2. Well said! I feel that way about crocheting. Sure- my Nana was the one who taught me the basics when I was a child and then I didn’t pick it up for many, many years. But now I find solace in pulling the yarn through my fingers and creating modified granny squares.

    I love that crafts that were once considered “grandma” are now more wide-spread with those below the age of 50.

    1. Growing up, it was my Dad that did the cross stitch. He would do only two patterns: Snoopy “Curse you Red Baron!” and Snoopy “Feelin’ Groovy”. He gave those out to everyone. I have often toyed with the idea of learning how to cross stitch so thanks for throwing in the pattern generator tip! By the way, my Dad, the WWII vet and aircraft engineer, also taught me to knit. =)

  3. i decided I wanted to start cross stitching so my husband makes me patterns in Photoshop. I did cross stitches of both of our Miis, Obama’s Mii, cupcakes, Kitchenaid mixer, Polaroid camera, record player…
    My daughter was born 6 weeks ago and I’m trying to think of something awesome for her.
    I cross stitch while watching movies or tv. It’s so easy to just get into a rhythm.

  4. i decided I wanted to start cross stitching so my husband makes me patterns in Photoshop. I did cross stitches of both of our Miis, Obama’s Mii, cupcakes, Kitchenaid mixer, Polaroid camera, record player…
    My daughter was born 6 weeks ago and I’m trying to think of something awesome for her.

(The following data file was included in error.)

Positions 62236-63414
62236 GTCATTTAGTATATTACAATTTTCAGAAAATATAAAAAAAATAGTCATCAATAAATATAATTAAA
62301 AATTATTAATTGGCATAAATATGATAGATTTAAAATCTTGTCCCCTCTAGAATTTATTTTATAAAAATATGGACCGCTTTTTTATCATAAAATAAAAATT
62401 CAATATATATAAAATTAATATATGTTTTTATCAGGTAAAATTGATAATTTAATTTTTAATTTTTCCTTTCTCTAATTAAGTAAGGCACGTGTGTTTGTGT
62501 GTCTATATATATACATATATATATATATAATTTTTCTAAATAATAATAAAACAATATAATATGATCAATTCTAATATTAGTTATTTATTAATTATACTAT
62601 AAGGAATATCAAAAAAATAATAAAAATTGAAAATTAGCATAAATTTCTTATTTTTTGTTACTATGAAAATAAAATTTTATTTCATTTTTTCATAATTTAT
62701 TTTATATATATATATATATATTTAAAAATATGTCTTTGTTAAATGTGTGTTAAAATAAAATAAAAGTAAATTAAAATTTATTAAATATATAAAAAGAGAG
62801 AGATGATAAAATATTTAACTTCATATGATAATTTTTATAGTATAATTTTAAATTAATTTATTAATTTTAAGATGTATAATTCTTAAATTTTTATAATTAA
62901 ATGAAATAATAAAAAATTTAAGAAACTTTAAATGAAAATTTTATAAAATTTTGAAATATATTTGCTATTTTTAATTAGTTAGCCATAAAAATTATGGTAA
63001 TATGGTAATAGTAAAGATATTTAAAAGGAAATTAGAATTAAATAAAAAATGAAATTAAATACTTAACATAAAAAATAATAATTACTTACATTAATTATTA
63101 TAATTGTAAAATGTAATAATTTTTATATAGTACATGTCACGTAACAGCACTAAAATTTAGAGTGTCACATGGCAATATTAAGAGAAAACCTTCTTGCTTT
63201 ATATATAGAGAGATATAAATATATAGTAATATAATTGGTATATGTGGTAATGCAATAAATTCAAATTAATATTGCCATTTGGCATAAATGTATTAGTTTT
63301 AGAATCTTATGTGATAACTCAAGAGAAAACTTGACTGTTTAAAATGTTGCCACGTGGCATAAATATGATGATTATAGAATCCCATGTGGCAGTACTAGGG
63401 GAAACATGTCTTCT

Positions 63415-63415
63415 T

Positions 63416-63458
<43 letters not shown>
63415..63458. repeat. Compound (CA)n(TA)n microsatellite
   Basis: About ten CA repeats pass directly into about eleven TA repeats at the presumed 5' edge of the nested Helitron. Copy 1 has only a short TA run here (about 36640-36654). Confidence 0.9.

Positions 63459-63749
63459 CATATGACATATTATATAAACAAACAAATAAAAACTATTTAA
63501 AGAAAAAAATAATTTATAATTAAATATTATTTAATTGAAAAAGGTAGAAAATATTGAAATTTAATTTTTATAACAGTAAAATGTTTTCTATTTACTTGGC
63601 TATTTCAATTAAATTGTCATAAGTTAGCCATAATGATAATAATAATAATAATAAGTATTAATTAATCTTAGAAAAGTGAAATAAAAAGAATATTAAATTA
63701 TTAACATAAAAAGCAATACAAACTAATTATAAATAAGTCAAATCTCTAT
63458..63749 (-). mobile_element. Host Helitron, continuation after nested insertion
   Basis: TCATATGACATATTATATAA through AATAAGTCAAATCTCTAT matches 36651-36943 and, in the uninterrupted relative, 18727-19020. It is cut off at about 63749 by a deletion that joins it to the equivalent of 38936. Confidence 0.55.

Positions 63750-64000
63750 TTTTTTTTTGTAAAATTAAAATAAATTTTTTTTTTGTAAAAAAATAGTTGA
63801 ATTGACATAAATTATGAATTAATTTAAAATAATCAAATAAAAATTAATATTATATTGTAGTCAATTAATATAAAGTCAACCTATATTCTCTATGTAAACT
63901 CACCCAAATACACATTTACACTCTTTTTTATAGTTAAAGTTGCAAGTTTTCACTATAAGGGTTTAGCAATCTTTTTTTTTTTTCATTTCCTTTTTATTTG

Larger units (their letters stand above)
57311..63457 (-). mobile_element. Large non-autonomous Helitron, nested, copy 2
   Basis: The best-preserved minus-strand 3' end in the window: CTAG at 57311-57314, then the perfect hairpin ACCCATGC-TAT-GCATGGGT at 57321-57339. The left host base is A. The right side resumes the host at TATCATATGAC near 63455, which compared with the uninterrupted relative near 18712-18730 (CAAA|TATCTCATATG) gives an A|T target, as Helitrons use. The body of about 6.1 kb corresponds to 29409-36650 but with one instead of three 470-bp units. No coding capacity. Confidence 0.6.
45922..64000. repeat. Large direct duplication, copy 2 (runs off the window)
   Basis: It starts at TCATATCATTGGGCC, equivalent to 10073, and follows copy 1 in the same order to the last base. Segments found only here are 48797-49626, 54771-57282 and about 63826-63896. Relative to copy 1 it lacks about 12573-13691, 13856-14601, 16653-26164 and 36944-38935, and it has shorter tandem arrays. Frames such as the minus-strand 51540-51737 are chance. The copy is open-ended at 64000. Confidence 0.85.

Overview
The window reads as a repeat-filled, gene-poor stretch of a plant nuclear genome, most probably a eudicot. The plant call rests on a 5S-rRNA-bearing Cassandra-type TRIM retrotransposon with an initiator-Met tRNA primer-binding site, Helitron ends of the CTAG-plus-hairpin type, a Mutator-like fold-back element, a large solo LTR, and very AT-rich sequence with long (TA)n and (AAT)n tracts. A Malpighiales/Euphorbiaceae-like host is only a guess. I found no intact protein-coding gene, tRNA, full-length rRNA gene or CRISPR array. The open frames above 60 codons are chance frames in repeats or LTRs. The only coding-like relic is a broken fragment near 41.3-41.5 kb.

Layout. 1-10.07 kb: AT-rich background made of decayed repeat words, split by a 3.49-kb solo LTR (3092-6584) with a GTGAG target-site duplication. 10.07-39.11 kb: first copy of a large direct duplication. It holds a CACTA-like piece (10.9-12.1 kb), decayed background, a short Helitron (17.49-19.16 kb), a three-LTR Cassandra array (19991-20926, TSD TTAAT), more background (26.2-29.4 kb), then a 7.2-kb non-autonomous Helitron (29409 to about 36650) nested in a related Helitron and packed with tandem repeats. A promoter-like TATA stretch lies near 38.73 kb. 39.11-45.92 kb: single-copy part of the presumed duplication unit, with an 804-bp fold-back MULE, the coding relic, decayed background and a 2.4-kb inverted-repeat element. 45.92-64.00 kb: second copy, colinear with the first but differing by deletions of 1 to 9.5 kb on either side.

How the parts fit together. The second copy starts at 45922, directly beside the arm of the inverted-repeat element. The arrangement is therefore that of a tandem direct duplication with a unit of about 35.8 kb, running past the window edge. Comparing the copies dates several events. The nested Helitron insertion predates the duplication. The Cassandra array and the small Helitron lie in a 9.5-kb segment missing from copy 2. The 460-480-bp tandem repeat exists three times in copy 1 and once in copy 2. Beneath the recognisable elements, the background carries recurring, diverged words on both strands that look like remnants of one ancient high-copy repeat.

I cross stitch while watching movies or tv. It’s so easy to just get into a rhythm.

  5. I LOVE cross-stitching! My mom taught me when I was little and I have loved it since. She recently gave me her sewing bag full of thread, patterns and other various supplies. I am about to have a son and his nursery is completely decked out in Super Mario Bros. so I plan to do a lot more cross-stitching for him in the near future.

  6. I LOVE cross-stitching! My mom taught me when I was little and I have loved it since. She recently gave me her sewing bag full of thread, patterns and other various supplies. I am about to have a son and his nursery is completely decked out in Super Mario Bros. so I plan to do a lot more cross-stitching for him in the near future.

  7. Of all the crafty, homemaker things I learned as a kid, sewing was the only one that stuck, and I always liked cross-stitching. I think it appealed to the OCD math nerd in me. I also used it to relax and relieve stress. I don’t do much right now, but I always know I can if I want to buy a new pattern.

  8. Of all the crafty, homemaker things I learned as a kid, sewing was the only one that stuck, and I always liked cross-stitching. I think it appealed to the OCD math nerd in me. I also used it to relax and relieve stress. I don’t do much right now, but I always know I can if I want to buy a new pattern.

    1. I have cross stitched a stocking for my husband, bro in law, sis in law, and daughter. I like to do birth announcements for people too.

      Forgot to mention that my father in law has taken up the “sport” as well since his grandkids were born. I showed him the basics and he took to it like a duck to water 🙂

    1. I have cross stitched a stocking for my husband, bro in law, sis in law, and daughter. I like to do birth announcements for people too.

      Forgot to mention that my father in law has taken up the “sport” as well since his grandkids were born. I showed him the basics and he took to it like a duck to water 🙂

  9. My favorite craft is cross stitching too. I’ve used PC stitch to make a Rainbow Brite pattern and a Garbage Pail kids pattern. The patterns are addictive! The possibilities are endless and there’s never enough time to stitch all of them!

  10. My favorite craft is cross stitching too. I’ve used PC stitch to make a Rainbow Brite pattern and a Garbage Pail kids pattern. The patterns are addictive! The possibilities are endless and there’s never enough time to stitch all of them!